Falling Short: Amman's November Gas Crisis!

الإثنين 17 تشرين الثاني 2008



Words & Multimedia By: Naseem Tarawnah

Some of the most remarkable scenes have emerged on the streets of Amman these past 48 hours. Word that gas stations were refusing to sell their fuel supplies began to spread on Saturday and gained momentum as the work week began Sunday morning. By 5pm drive-home traffic time, some of Amman’s street were packed with what felt like thousands of cars, all lining up for a chance to fill up. Stations have been at odds with the government after the latter decided to reduce fuel prices for the sixth time since August. Having bought their fuel at a higher price and forced to sell at a new and reduced price, many stations have shut down in protest, while at least 17 others have gone bankrupt. Police forces have descended upon every gas station open for business to help allay any possible violent outbursts, while managing the long queues, some of which stretch for well over 1km. Asking a few motorists who were waiting as patiently as the circumstance allowed, some told me they had been in line for over an hour, hardly moving a few meters in the direction of the gas station’s entrance. Meanwhile, sirens could readily be heard, blazing across the city, as I sighted at least one oil tanker swooping past the airport road highway with what seemed to be a police escort.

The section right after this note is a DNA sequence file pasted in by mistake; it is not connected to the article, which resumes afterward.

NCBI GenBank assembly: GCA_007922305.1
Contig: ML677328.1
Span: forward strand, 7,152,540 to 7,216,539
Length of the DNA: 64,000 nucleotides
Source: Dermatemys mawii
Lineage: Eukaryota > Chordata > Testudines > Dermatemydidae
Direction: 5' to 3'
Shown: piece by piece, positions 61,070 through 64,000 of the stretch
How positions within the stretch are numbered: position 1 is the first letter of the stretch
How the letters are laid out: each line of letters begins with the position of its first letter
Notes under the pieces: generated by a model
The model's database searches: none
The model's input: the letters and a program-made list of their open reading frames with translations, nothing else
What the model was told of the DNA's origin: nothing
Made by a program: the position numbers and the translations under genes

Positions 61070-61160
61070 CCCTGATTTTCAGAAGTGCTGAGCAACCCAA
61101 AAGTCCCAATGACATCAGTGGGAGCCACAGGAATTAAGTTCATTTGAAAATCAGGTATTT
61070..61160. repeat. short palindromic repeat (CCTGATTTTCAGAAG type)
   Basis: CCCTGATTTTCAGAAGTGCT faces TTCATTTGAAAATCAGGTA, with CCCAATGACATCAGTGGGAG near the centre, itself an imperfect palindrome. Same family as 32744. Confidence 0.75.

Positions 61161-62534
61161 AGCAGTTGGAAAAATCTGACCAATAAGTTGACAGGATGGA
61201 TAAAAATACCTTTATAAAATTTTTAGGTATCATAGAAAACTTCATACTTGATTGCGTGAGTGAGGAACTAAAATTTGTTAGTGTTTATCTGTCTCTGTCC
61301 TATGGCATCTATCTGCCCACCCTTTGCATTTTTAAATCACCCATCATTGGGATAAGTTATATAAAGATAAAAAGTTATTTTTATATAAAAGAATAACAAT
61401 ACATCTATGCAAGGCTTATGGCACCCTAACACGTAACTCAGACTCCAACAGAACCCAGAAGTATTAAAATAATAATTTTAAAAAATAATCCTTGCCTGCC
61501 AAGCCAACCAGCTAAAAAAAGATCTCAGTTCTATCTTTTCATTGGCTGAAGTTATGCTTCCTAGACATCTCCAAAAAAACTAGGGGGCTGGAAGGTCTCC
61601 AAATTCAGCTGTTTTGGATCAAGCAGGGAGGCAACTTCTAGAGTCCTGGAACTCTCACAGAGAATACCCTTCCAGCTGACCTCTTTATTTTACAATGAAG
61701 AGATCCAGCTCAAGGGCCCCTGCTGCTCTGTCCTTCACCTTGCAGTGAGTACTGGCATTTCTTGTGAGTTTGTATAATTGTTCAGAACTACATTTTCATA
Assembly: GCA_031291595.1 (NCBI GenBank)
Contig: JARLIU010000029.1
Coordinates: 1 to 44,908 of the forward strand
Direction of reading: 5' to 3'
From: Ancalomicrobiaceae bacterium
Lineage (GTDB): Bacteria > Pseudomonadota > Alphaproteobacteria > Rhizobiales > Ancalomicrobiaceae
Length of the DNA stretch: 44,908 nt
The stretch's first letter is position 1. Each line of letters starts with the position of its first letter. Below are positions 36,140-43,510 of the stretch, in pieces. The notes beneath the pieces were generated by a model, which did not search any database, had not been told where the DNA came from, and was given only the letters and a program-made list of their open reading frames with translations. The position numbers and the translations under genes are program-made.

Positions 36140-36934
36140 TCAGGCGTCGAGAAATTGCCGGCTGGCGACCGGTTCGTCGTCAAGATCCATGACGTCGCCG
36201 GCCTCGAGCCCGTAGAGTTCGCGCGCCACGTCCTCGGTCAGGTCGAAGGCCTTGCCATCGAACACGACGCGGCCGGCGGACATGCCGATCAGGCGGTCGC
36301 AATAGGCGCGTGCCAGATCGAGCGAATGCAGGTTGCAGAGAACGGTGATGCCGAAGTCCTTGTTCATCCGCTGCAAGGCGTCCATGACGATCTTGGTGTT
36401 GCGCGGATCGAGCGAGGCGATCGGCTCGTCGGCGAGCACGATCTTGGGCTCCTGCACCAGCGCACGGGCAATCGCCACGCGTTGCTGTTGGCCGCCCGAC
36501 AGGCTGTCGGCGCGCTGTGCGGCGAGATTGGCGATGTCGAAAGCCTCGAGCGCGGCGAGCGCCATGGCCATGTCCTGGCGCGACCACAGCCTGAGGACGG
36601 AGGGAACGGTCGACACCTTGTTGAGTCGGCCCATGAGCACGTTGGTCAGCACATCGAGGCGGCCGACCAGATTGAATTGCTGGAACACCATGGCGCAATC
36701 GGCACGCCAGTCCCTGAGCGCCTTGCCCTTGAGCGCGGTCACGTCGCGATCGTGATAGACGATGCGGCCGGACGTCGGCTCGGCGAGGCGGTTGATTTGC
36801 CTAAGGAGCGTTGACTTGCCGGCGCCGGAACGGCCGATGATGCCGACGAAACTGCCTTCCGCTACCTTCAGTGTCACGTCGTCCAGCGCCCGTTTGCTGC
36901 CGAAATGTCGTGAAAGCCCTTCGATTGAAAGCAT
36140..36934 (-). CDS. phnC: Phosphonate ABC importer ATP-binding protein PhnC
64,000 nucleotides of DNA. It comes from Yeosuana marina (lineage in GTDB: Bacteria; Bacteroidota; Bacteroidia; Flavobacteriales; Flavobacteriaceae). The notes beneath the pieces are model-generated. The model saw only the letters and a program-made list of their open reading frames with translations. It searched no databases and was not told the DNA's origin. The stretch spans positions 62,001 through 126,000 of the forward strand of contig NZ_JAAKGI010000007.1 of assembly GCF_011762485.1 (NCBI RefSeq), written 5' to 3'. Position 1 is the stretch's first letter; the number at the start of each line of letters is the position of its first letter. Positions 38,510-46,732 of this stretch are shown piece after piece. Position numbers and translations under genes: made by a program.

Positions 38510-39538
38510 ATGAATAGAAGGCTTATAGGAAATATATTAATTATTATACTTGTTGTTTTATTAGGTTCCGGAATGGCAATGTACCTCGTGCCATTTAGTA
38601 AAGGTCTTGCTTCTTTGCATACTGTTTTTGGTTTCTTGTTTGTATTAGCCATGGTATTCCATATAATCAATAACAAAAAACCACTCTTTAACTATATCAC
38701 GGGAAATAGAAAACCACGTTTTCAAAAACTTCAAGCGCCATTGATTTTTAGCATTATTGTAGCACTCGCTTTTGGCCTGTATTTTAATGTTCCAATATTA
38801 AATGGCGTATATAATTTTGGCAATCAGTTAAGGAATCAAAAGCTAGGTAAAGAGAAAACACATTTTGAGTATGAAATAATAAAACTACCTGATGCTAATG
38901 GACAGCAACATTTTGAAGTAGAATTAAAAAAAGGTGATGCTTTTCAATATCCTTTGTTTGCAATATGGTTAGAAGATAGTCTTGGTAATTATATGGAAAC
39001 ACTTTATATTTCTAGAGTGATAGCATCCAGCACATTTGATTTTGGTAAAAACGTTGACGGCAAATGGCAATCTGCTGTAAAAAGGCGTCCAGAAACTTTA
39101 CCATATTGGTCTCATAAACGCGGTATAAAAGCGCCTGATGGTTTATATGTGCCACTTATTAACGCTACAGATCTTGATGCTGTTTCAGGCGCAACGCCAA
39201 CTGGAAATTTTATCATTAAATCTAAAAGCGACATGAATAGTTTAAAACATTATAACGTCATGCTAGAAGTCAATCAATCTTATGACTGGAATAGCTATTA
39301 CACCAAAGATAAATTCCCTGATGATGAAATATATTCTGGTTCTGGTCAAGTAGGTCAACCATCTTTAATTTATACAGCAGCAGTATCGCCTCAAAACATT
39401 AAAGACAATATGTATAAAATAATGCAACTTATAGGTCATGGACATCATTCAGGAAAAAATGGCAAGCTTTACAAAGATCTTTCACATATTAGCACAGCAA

gas shortage amman

What is perhaps interesting, at least from my point of view, is that this sudden crisis comes nearly a year after the government decided to lift fuel subsidies. The result has been a painstaking year for the average Jordanian as globally, a barrel of oil reached over $120 driving up local prices to unbearable amounts. The digits on the pumps have only very recently sunk to less than half that figure, in line with the impact of the global financial crisis. However, since the controversial lifting of fuel subsidies in Jordan, some might argue that station owners enjoyed a relatively decent killing in the market for a fairly long time. It is only now that stations are forced to sell consumers at the government-set rate, meaning a relative loss for them, that the industry’s muscles are being flexed. One important question remains: will we see a return of a limited subsidy granted by the government to station owners in order to get them back running, or will we simply see bankruptcies in the industry flowing like tumbling dominoes? Will stations be fined or is another compromise in the works?

In either case, it seems the consumer is still at a disadvantage. One either has to pay the high price during “normal” periods or be burdened with the perils of a shortage. In the meantime, it will also be interesting, if not difficult, to see how long this shortage will last and just what effect it will have on other key industries that fuel runs: such as bakeries.

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  • Ola

    It took me almost 40 minutes to get home yesterday!! for the first time there was a traffic jam both before and after the 7th circle area! This is insane, not even in Ramadan the streets were thronging with cars like this!!

    Thanks for the pictures, this is the exact scene I tried to describe to people without sounding as though I was exaggerating!